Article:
This will not be my usual Sunday Scripture Meditation, for today is the 17th Anniversary of my ordination as Priest in the One, Holy, Catholic, and Apostolic Church. I have been ordained longer than I have done anything else in my life, and it has been the most blessed as well as the most challenging.
Ordination day is a bit of a blur for me. I remember it being a hot day at Sts Constantine and Helen Romanian Orthodox Cathedral in Chicago. The previous days had been spent in the annual gathering of clergy and laity of the Romanian Archdiocese, and I was ordained deacon the day before. The Holy Place was filled with the priests of the Archdiocese gathered around our Bishop and the altar.
At the appointed time in the Liturgy, 2 of the senior priests led me out of the Holy Place and presented me to the Bishop. After I was led, for the first time through the royal doors, those in the center led around the altar three times, pausing each time in front of the altar for a prostration. While the deacon, soon to be Priest, is led around the altar, the chanter, and choir sing psalms, the same psalms sung and chanted at the wedding ceremony as the couple is led around the table.
I knelt at the consecrated altar, placed my hands on it as the Bishop read the prayer of ordination. I recall sweat running down my back, and not sure if it was because it was so hot or because of the immensity of that moment. You kneel alone, but you are surrounded by all of the others who have gone before you and those present with you. Then the Bishop prays:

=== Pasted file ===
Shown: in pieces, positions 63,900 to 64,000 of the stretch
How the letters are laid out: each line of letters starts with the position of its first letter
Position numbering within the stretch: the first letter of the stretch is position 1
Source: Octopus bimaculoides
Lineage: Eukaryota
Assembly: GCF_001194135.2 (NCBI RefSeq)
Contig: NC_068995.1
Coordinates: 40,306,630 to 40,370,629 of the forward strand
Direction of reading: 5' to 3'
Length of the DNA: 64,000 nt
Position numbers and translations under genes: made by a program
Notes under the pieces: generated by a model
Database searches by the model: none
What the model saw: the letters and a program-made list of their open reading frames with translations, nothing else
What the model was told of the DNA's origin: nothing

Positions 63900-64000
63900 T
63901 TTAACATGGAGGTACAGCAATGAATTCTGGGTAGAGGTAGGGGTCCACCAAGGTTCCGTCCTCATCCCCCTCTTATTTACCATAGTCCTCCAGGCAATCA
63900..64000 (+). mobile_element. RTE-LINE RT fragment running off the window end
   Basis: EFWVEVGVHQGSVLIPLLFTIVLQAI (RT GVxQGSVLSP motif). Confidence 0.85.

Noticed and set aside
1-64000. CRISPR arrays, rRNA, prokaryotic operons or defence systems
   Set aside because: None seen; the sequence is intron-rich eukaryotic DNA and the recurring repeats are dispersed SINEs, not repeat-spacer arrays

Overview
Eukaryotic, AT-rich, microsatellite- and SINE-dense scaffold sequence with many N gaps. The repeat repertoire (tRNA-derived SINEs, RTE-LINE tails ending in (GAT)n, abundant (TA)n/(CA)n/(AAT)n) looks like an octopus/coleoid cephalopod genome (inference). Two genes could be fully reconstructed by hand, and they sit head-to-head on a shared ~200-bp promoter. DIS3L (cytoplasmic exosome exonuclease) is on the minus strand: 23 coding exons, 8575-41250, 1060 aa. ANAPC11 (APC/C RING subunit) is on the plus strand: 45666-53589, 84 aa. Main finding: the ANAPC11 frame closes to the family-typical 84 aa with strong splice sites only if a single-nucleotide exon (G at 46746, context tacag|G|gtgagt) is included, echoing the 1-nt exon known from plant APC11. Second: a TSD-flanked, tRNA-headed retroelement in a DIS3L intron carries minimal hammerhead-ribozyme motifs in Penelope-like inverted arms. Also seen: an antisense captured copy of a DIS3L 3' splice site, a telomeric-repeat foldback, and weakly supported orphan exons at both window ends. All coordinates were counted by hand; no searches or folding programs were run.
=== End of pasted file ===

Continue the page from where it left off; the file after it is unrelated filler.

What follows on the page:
“The divine grace, which always heals that which is infirm and completes that which is lacking, ordains the most devout Deacon Peter-Michael to the office of Priest. Let us, therefore, pray for him, that the grace of the All-Holy Spirit may come upon him.”
“O God without beginning or end, Who are before every created thing, and Who honors with the title of Presbyter those whom You deem worthy to serve the word of Your truth in the divine ministry of this order: You, the same sovereign Master, preserve in purity of life and in unswerving faith this man whom You have been pleased to ordain through me by the laying on of hands, graciously imparting to him the great grace of Your Holy Spirit, making him wholly Your servant, well-pleasing to You in all things, and worthily exercising this great honor of the Priesthood which You conferred upon him by the power of Your wisdom.
For Yours is the kingdom, and the power, and the glory, of the Father, the Son, and of the Holy Spirit, now and always, and to the ages of ages.”
Following a litany, the Bishop prays the following:
“O God, great in might and inscrutable in wisdom, marvelous in counsel above the sons of men: You the same Lord, fill with the gift of Your Holy Spirit this man whom it has pleased You to advance to the degree of Priest; that he may become worthy to stand in innocence before Your altar, to proclaim the Gospel of Your kingdom, to minister the word of Your truth, to offer to You spiritual gifts and sacrifices; to renew Your people through the font of regeneration, that when he shall go to meet You, at the second coming of our great God and Savior, Jesus Christ, Your only-begotten Son, he may receive the reward of good stewardship in the order given to him, through the plenitude of Your goodness.
For blessed and glorified is Your all-holy and majestic name, of the Father and the Son and of the Holy Spirit, now, and ever and to the ages of ages.”